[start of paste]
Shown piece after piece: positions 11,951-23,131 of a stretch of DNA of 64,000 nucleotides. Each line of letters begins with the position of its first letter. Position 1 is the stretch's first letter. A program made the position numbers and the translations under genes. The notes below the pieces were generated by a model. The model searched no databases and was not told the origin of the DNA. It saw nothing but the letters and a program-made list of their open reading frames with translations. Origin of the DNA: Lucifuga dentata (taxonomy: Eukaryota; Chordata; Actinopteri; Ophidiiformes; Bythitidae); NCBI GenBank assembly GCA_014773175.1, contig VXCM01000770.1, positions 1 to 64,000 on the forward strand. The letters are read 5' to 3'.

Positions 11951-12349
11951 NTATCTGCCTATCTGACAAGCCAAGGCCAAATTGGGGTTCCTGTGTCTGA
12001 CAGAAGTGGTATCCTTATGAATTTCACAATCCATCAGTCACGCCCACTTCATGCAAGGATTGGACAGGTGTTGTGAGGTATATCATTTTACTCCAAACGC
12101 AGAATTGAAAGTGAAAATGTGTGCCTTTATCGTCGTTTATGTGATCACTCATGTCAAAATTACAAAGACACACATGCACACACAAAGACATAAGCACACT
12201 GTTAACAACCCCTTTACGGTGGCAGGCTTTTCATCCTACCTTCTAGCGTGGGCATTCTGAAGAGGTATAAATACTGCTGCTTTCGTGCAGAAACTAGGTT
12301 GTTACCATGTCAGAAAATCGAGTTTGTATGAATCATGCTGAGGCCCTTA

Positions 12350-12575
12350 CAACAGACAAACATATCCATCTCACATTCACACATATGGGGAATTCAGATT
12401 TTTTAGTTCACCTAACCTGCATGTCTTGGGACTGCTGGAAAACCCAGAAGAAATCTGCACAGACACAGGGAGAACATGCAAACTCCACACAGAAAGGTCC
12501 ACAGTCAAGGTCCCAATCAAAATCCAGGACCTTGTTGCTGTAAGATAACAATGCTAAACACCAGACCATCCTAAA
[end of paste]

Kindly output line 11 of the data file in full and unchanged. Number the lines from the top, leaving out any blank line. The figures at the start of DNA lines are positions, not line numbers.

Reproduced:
12501 ACAGTCAAGGTCCCAATCAAAATCCAGGACCTTGTTGCTGTAAGATAACAATGCTAAACACCAGACCATCCTAAA